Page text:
“The problem is that people hear ‘lockdown’ and instinctively think of what happened in 2020,” he said. “That is not what is happening now.”

Like Wuhan

In the early days of the pandemic, China sealed off the original epicenter of Wuhan, with industry and manufacturing in the city shut down for months.

Still, as the outbreak was contained and Wuhan started to cautiously emerge from restrictions, it started to deploy similar moves to those now being rolled out in the south, with computer maker Lenovo Group Ltd. taking factory workers’ temperatures multiple times a day and isolating staff for testing. Such measures enabled China to emerge swiftly from the initial pandemic economic hit, despite fears restarting factories would contribute to the virus’ spread. The theory may be the same now.

As part of a vow to stabilize financial markets and stimulate the economy Wednesday, China also said virus controls should be coordinated with economic development. The comments, made at a meeting of China’s top financial policy committee, reiterated what has been a regular drumbeat from officials the past month: that COVID policy needed to be tweaked to minimize disruption for business.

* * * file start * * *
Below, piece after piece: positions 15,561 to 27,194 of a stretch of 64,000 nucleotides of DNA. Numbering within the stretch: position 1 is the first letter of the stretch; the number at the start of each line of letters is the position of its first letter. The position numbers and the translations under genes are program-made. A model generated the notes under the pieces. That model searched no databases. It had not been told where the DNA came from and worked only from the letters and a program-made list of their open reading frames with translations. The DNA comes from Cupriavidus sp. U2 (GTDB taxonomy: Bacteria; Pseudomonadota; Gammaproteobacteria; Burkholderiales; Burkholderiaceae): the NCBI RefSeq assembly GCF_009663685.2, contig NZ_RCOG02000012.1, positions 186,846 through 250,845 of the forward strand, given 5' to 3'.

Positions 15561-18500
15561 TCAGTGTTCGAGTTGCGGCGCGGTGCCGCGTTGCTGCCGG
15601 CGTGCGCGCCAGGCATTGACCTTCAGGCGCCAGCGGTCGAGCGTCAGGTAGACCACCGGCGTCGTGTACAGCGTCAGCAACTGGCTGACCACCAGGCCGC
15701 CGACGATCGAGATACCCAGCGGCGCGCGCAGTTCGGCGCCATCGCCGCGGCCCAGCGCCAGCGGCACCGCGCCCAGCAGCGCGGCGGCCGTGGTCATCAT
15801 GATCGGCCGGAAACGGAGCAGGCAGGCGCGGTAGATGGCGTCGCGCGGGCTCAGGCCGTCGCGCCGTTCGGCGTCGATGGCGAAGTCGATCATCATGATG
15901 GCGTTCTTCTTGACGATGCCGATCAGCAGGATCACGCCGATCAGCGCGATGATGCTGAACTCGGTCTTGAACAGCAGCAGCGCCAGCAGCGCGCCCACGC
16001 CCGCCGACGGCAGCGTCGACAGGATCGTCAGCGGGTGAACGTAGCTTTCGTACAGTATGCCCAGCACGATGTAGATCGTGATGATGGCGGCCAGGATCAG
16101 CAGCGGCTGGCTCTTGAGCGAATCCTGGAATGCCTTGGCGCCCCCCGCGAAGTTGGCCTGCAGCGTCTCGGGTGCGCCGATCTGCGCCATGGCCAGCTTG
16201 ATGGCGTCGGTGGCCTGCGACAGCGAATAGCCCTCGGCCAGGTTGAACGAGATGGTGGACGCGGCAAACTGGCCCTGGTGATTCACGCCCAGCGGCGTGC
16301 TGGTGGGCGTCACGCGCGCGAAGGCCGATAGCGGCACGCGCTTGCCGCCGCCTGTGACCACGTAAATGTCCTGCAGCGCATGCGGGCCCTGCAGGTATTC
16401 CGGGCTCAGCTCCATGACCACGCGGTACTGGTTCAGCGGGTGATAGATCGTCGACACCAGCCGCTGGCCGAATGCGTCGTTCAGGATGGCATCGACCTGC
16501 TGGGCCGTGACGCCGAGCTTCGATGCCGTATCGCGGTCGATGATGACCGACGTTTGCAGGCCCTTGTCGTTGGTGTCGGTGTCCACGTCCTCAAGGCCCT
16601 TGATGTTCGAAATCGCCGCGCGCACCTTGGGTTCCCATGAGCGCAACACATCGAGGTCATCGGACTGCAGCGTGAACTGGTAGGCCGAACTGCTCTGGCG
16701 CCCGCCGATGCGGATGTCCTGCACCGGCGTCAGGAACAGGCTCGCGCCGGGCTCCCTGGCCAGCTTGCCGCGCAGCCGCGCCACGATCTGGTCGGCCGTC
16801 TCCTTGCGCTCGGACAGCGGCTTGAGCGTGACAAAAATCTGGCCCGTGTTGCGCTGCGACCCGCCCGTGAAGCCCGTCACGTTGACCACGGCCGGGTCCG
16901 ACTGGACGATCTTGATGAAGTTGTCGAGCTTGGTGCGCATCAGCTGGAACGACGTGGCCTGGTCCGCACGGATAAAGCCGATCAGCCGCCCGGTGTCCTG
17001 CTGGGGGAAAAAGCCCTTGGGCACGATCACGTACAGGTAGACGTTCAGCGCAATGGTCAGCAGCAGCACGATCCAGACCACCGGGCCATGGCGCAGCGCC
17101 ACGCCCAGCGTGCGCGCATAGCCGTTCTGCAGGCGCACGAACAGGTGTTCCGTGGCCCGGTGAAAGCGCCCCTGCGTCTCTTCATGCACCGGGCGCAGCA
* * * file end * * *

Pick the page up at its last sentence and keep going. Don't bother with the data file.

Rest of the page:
The closed-loop arrangement for Shenzhen’s factories appears similar to a bubble system China adopted during the Beijing Winter Olympics in February, where athletes and Games-related personnel were kept separate from the general public, only allowed to travel between sporting venues and their hotels via designated transportation. The system was successful in preventing any COVID spread from the Games within China.

There have been discussions about replicating the Olympic bubble for some events, Bloomberg News has reported, particularly as a way to allow foreigners to come into the country without the need for hotel quarantine, which is currently mandatory for all incoming travelers.

Olympic Model

Michael Hart, president of the American Chamber of Commerce in China, said member companies had proposed similar setups to the Olympics model, where technical and training staff from abroad could fly into China and work alongside locals after a period of negative tests.